Boy oh boy, the things you see when you’ve been careless enough not to have a few spare million lying around! It was a real privilege this afternoon to visit Lloyd & Trish Marx’s workshop, the next most important building after the house. But I’m getting ahead of myself.

Sunday 14 September and it was a pleasantly overcast but predominantly fine drive to Hamilton to meet up with about 25 other members at the Classic Car Museum. There was a strong cross-breeze as we headed south – probably why they build Mercedes cars so heavy. The road was wet but ok unless you were passing a tanker. I passed quite a few tankers and wondered why I’d spent hours cleaning the car!

Arriving at the Classic Car Museum there was a splendid line-up of the three-pointed star. I counted a total of 18 Mercedes before I went in to the museum.

If you haven’t visited the Classic Car Museum it’s a real treat. There are two parts to the building; a museum and a 1950’s style American diner. I’d last been to the museum when it celebrated its’ one-year anniversary earlier this year in summer. There were over 2,300 people who went through the museum that day. This time we had it to ourselves and just a few others. The museum has a core collection that includes some 20s and 30s Packards, a cracking Bristol 401, an Amilcar (amphibious car), and what Brian Hood described as “a car and half”, a 1959 Cadillac convertible. All I can say is Brian must have a very long garage because I think it’d take two garages end to end! Many were taken with the 1936 Auburn Speedster replica that was resplendent in its black and gold livery. I was particularly impressed too with the old Triumph Roadster (think Bergerac and you’ll know which vintage I mean) that I considered an ideal classic car start for a young family. It had a second windscreen and twin dickey seats set so far behind the driver that parents would be unable to hear any complaining at all from the rear compartment! My pick of the museum was a Maserati 3500 closed coupe which I’ve envied before but been unable to ‘liberate’ as it’s on the second floor. So frustrated at what we couldn’t have, we did what any reasonable person would do… went to lunch.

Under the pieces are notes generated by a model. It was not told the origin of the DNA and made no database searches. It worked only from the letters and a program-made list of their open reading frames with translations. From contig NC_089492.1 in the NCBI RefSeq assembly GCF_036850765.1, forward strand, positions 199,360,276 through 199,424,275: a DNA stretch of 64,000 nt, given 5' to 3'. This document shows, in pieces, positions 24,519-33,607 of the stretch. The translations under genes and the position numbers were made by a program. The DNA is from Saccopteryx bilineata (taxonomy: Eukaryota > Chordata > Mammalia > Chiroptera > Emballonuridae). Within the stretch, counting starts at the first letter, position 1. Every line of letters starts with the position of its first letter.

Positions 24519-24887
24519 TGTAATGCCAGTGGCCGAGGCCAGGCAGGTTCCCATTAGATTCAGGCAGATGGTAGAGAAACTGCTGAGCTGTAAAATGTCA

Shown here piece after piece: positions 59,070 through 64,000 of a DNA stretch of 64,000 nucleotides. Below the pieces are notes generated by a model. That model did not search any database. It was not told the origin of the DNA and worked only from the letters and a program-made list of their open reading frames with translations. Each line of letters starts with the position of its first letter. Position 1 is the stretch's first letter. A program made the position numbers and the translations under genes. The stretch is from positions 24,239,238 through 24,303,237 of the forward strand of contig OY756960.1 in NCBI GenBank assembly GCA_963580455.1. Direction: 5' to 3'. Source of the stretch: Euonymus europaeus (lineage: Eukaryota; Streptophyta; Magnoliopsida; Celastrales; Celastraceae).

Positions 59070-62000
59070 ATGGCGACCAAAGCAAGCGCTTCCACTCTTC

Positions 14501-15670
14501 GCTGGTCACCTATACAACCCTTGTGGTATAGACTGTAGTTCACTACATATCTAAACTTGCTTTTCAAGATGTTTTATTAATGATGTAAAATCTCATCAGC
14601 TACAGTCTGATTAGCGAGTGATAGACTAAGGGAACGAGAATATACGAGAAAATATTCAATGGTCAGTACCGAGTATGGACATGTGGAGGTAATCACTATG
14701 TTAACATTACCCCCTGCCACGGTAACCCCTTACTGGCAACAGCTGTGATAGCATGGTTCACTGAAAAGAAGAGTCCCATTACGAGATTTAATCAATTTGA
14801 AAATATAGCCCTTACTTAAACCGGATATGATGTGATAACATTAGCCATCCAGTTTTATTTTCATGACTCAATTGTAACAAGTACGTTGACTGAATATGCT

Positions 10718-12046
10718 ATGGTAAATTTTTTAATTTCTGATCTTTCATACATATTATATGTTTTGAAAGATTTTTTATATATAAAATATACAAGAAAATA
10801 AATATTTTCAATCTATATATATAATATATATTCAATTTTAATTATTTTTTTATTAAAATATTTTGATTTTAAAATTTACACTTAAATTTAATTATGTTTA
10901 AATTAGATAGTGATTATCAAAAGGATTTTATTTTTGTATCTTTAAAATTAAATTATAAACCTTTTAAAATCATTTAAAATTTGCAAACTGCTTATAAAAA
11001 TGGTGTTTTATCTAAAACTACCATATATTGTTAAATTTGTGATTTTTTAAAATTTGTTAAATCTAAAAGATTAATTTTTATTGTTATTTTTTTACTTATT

Located in the second part of the building is the 1950s themed Jukebox Diner. In addition to our group, the diner is obviously also a popular choice for family lunches or was it a children’s birthday party? At times there were 20-minute waits for ordering on the kitchen for the full menu. Luckily there was a good selection of food from the cabinet including what appeared to be sausage rolls that were definitely not finger food – both hands were required to manage those monsters. Portions were generous and tasty. There was something for everyone on the menu. I enjoyed revisiting my childhood with an old fashioned milkshake.

Once we were replete, Garry Boyce handed out instruction sheets on how to get to Lloyd’s workshop in Pirongia. This was a pleasant countryside drive and parking in the large front paddock beside the house we managed to resist the temptation to start an impromptu gymkhana. The cones were already in place in the form of a few 911s and a Ferrari. So by now our numbers had swelled to about 35.

Being made of sterner stuff we gathered in the workshop where Garry give us an informative, interesting and sometimes technically challenging introduction to the world of 300SLs and then the particular car we’d come to view, his 1956 300SL Gullwing coupe. Since attending this year’s Concours d’Elegance at Ellerslie where our club had Garry’s 300SL Roadster on display, I’ve been paying more attention to the model. And as I follow auction results in the USA I’ve noticed that these cars are more than just a design classic standard. They’re a serious investment as well.

But wait, there’s more… I had expected this car to be a standard steel-bodied example. I should have known Garry better. This is number 27 of 29 aluminium bodied examples that Mercedes built for privateer racers to compete with, at three times the price of the street standard model, which was eye-wateringly pricey anyway.

What we all had was a wonderful opportunity to see the separate restoration of chassis and body of one of the most collectable Mercedes anywhere in the world. Not only did we see how it was designed (Garry gave an easy to understand treatise on space-frame construction) but we also saw the amount of painstaking work (and presumably dollars to match) that goes into restoring/rebuilding one of these very special motorcars.

From when I first developed an interest in cars, I knew about the Gullwing Mercedes. Today, through our club, we were able to have a close up view and touch one of THE icons of car design and desirability. And, of course, it’s a Mercedes-Benz.

Thank you Garry, Lloyd and Trish for the opportunity, at least for an hour or two, to live in ‘Car Heaven’.

We all drove home seeing three pointed stars and making a mental note to check down the back of the couch to see if the missing spare millions may be there.

Stuart Rowe